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Mark Meadows

Haley Byrd/IJR

UPDATE: Meadows has pushed back on this report, saying it doesn't reflect his comments accurately. Below is the exact transcript of what he said to IJR Friday morning, given several opportunities to clarify his position:

Byrd: I think it was in May, I asked you if you think you're going to get tax reform done this year.

Meadows: Yep. I’m still confident that it’ll be done by Thanksgiving. I think that's what I shared with you, by Thanksgiving. I still think it will get done by then.

Byrd: So at what point do you expect to pass a budget resolution?

Meadows: Within a week of voting the tax reform package out of the House.

Byrd: Wait, the budget resolution?

Meadows: Yeah. I mean, why do you need a budget resolution unless you understand what you’re going to do on taxes?

Byrd: Is that possible procedurally if you’re using reconciliation? Don’t you have to get a resolution done before doing a tax bill?

Meadows: No.

Byrd: No?

Meadows: No. Just before it goes to the Senate.

Byrd: OK.

Meadows: So, we can send it over. I mean, If they vote it out of committee and everybody's in agreement, you can pass the budget, attach it, and send it over. They would have to have a budget on their side. And they’re not planning to do a budget until the end of October at the earliest, so I don’t know why there’s a huge push for us to do it now.

The story follows.

House Freedom Caucus Chairman Mark Meadows (R-N.C.) told Independent Journal Review in an interview Friday morning that the House shouldn't vote on a budget resolution until after it passes a tax reform bill.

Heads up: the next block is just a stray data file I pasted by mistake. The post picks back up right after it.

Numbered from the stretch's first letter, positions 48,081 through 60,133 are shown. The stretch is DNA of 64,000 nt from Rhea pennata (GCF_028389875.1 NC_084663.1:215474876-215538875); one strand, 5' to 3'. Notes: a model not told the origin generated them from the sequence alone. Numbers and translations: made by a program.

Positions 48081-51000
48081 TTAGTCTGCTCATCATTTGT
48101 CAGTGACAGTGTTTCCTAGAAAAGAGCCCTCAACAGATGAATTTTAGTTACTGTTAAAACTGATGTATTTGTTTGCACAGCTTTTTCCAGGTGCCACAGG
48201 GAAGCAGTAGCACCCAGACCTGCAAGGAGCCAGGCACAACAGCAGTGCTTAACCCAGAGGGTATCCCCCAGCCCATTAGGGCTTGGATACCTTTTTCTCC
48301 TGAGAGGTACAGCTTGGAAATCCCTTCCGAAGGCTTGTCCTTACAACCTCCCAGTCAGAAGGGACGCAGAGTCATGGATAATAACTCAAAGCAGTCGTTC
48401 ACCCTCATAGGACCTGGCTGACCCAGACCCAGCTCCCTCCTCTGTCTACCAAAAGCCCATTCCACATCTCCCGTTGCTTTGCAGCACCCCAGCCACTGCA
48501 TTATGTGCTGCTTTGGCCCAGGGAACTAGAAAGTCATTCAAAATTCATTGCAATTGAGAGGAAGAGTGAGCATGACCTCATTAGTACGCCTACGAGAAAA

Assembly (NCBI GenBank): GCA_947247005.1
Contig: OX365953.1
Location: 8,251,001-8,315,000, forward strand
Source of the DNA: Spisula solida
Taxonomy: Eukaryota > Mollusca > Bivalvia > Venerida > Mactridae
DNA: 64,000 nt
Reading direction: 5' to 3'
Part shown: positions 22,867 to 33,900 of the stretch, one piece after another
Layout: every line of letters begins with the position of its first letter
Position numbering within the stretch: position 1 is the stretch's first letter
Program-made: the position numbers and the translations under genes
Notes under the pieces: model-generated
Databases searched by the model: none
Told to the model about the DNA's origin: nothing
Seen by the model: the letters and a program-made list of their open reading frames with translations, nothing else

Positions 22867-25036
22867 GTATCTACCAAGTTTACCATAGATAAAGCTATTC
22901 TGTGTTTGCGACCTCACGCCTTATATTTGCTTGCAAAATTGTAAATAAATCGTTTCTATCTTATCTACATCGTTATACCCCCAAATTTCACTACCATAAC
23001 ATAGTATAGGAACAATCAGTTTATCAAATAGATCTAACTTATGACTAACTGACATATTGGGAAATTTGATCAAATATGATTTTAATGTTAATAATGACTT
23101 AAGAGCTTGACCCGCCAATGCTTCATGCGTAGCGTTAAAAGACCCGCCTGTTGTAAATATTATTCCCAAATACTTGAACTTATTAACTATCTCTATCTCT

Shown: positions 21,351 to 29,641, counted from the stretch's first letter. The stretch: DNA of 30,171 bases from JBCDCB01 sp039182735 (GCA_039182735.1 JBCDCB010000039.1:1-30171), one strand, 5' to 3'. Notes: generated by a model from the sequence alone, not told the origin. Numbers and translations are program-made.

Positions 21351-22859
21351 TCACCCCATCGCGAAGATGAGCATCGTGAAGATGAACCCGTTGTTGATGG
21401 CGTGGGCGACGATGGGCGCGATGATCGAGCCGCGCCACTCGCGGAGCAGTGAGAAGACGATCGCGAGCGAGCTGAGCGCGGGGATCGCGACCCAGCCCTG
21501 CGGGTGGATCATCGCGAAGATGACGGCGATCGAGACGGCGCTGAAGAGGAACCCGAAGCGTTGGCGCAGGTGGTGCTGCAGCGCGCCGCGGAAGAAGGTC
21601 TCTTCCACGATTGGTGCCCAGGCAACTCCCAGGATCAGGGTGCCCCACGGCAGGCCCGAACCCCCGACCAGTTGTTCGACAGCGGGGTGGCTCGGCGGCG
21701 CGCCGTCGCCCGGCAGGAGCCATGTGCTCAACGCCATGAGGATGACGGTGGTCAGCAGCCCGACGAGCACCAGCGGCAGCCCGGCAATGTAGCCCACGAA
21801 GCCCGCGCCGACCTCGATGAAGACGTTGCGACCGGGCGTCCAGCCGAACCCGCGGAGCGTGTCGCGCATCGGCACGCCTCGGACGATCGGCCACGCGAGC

When IJR asked when he expects the House to pass the budget resolution in order to move on to tax reform, Meadows answered, “Within a week of voting the tax reform package out of the House.”

There's one issue: Conventional wisdom on Capitol Hill dictates a budget resolution is required as the first step for reconciliation. Republicans want to use reconciliation for their tax reform bill because the budget procedure makes it easier to pass a bill in the Senate by lowering the threshold for passage from 60 votes to a simple majority.

Meadows and his group of about three-dozen hardline conservatives have withheld their support from the GOP budget resolution since it was unveiled, arguing they wouldn't vote in favor of it until they knew more details of the still-forming tax bill.

Meadows's comments Friday morning indicate some members may want more: a House vote on the tax reform bill before passing a budget.

House Freedom Caucus spokeswoman Alyssa Farah responded to Meadows's comments Friday afternoon, saying nothing about the group's position had changed:

“The Freedom Caucus’ position remains that the group is willing and eager to support a budget to advance tax reform as soon as they’ve seen the specifics of the Republican tax bill. Our members have said that on the record numerous times. Nothing has changed on that or on the timeline.”

There's disagreement over whether Meadows's suggestion is even possible.

A GOP aide involved in the budget process pushed back on Meadows's suggestion. “In order for reconciliation bills to be acted on, there has to be a conferenced budget passed by both the House and the Senate," the aide said.

And Josh Holmes, former chief of staff for Senate Majority Leader Mitch McConnell (R-Ky.), disputed the concept on Twitter:

But, asked if Republicans need to pass a budget resolution before proceeding to tax reform, Meadows shook his head. “No. Just before [tax reform] goes to the Senate.”

In order for Meadows's plan to work, Republicans would have to:

  1. Pass their tax bill under regular order in the House.
  2. Pass a conferenced budget resolution in the House and in the Senate.
  3. Pass the text of the tax bill under reconciliation in the Senate.
  4. Vote on the tax bill again (under reconciliation this time) in the House.

“Why do you need a budget resolution unless you understand what you're going to do on taxes?” Meadows asked.

Whether the idea would work — especially in the slim time frame Republicans have left to enact a tax reform bill before the end of the year — is unclear. It is evident, however, that using such a procedure would venture into murky waters Congress hasn't navigated before.

This post was updated with a statement from House Freedom Caucus spokeswoman Alyssa Farah and a full transcript of IJR's conversation with Meadows after publication.

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